3 “Strong Buy” Stocks With Powerful Profit Potential

We all want to buy stocks that “will go up” — and the more they go up, the better. At the same time, things don’t always work out as planned, or at least not right away.

That’s why, when looking for stocks that Wall Street has supreme confidence in, we need to add a bit of secret sauce to our stock screening, and protect our investment by ensuring that even if a stock does not go up, we still get paid.

How do we do that in practice? By screening for stocks highly recommended by professional analysts (“strong buy”), expected to deliver powerful profits (with “target prices” 20% or more above today’s price) — and also paying an above-market dividend yield.

Fortunately, the Stock Screener at TipRanks permits you to do all three of these things at once. Here are three such strong buy-rated suggestions we recently came across.

General Motors: 30.53% Upside, 4.1% Dividend Yield

General Motors (GM) stock has been getting a lot of bad press of late, now that the United Auto Workers (UAW) union has called its first strike against the company in more than a decade. And yet, in a recent note, 4-star Morgan Stanley analyst Adam Jonas supported the stock, arguing that GM is in a better financial condition to survive a strike that it’s been in the past.

“While the situation remains fluid and can weigh on the shares short term, we strongly believe labor/strike disruption presents an excellent buying opportunity for GM shares,” Jonas noted.

Barclays analyst Brian Johnson added, “While the UAW has plenty in reserves to fund an extended strike (albeit, with workers receiving significantly less than their normal compensation) our base case is that the walk-out is more of a token strike meant to convey a message to General Motors and the industry, vs a more prolonged event.”

Both Jonas and Johnson reiterated an Overweight rating on GM stock with price targets of $51 and $46, respectively. (To watch the analysts’ track records, click here)

Even sitting here on the wrong side of the automotive cycle, GM held its sales decline to less than 2% last quarter — and its profits actually increased 1%!

On average, Street analysts predict GM shares could rise as much as 30.53% over the next 12 months, and with a dividend yield of 4.1%, we agree that GM stock looks attractive.

Nutrien: 26% Upside, 3.6% Dividend yield

Another stock facing negative headlines is Nutrien (NTR), one the world’s biggest players in the production and sale of potash, nitrogen, and phosphate fertilizers.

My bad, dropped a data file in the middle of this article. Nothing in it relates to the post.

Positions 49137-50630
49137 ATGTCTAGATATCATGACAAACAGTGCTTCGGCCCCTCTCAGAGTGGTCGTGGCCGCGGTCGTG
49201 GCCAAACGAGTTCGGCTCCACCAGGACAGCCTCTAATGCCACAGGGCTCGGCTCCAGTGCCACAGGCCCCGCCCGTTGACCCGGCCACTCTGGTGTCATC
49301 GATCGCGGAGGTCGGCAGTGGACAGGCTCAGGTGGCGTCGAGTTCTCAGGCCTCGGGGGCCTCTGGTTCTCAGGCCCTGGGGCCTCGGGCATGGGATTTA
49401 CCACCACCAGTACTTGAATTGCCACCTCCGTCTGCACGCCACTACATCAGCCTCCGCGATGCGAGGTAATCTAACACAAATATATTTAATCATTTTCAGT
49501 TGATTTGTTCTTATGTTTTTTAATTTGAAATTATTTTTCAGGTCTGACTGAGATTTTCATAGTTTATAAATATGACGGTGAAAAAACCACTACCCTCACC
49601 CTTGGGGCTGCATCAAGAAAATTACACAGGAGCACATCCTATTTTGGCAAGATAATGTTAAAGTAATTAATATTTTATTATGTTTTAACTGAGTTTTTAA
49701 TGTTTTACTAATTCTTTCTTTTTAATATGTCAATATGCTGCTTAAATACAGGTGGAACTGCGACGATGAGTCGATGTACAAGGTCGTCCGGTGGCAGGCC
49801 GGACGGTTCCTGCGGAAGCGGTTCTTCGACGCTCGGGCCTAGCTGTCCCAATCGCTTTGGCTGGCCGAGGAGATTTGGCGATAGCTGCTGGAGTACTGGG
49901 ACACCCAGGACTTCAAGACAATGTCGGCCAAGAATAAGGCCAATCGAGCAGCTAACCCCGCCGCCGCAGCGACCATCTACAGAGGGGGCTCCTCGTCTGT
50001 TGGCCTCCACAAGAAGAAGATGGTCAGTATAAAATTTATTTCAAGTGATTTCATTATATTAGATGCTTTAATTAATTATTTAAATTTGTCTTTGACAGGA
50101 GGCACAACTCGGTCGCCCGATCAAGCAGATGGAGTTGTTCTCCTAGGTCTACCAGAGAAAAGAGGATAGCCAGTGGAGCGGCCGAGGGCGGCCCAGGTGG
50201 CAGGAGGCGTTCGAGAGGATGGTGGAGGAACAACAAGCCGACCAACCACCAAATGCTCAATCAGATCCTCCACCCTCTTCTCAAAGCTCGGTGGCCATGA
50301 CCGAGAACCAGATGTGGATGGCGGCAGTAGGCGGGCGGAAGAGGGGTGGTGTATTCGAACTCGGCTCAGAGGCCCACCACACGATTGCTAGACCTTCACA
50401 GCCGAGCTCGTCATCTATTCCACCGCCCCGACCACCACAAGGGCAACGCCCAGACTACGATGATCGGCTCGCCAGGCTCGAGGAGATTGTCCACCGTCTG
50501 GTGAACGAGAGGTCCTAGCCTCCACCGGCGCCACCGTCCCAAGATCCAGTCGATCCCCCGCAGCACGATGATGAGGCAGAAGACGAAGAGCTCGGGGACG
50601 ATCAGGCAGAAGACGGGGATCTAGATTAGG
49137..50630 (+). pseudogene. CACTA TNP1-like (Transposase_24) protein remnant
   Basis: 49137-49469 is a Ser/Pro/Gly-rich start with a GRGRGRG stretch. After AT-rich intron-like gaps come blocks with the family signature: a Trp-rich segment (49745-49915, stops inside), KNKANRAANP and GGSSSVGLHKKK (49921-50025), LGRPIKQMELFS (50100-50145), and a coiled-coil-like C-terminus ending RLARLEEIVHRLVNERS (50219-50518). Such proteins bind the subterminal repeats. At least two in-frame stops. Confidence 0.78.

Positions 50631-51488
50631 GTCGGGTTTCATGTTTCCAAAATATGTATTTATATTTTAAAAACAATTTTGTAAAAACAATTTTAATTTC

America’s long, wet spring made it hard for farmers to get crops in the ground in time to enjoy a full growing season, and as a result, the fields here in the Midwest today are mostly populated with stalks of awfully short-looking corn. That bodes poorly for farmers come harvest-time — and for their ability to invest heavily in fertilizers and agricultural equipment for next year’s crop. On the other hand, they may not have much choice but to fertilize in 2020 if they’re to make up for crop shortfalls in 2019.

Last month, Bank of America Merrill Lynch analyst Steve Byrne upgraded shares of Nutrien on the belief that agriculture stocks such as Nutrien could make for good defensive plays if the economy turns south. But defense isn’t the only way to play Nutrien. In fact, on average, most analysts who look at the stock see a potential target price as much as 26% above where Nutrien stock trades today. With the stock trading for less than 10 times trailing earnings, and paying a rich 3.6% dividend yield, that looks like a smart call. (See NTR’s price targets and analyst ratings on TipRanks)

Halliburton: 55% Upside, 3.5% Dividend Yield

Rounding out today’s list of stocks beloved on Wall Street, we finally come to a stock that’s actually likely to benefit from recent news headlines: Halliburton (HAL).

You’ve all probably heard by now about the (alleged) Iranian missile-and-drone attack, which caused a whole lot of (indisputable) damage to Saudi Arabia’s oilfields, and that sent oil prices spiraling upwards, right? Well, as an oilfield services company, Halliburton stands to directly benefit from investor enthusiasm for oil.

Evercore analyst James West has recently sat down with Jeff Miller, Chairman & CEO and Lance Loeffler, CFO, and left with the impression that the focus of the management team remains committed to improving returns across the company. West noted, “That message has resonated throughout the company and its employees as HAL has quickly adapted to the maturation of US shale development and leverages its stronger competitive position for the emerging international cycle. The strategic focus remains on organically growing share around the wellbore, delivering best in class returns, and improving cash flow levels. HAL is not chasing unprofitable US market share and will stack equipment if returns do not meet its threshold. The size and scale of its US business allows them to drive a sustainable model without sacrificing their leadership position in the market. Internationally, HAL remains well positioned to benefit from improving activity levels, new product launches including its iCruise rollout, and pricing power returning in selective markets.”

TipRanks’ data shows an overwhelmingly bullish camp backing this oilfield services provider. The ‘Strong Buy’ stock has amassed 11 ‘buy’ ratings in the last three months, with just three analysts playing it safe with a hold rating. The 12-month average price target stands tall at $30.04, marking nearly 55% in return potential for the stock. With a 3.5% dividend yield as well, investors in Halliburton stock can rest assured that even if the stock doesn’t go up — they’re still going to get paid for owning it. (See HAL’s price targets and analyst ratings on TipRanks)

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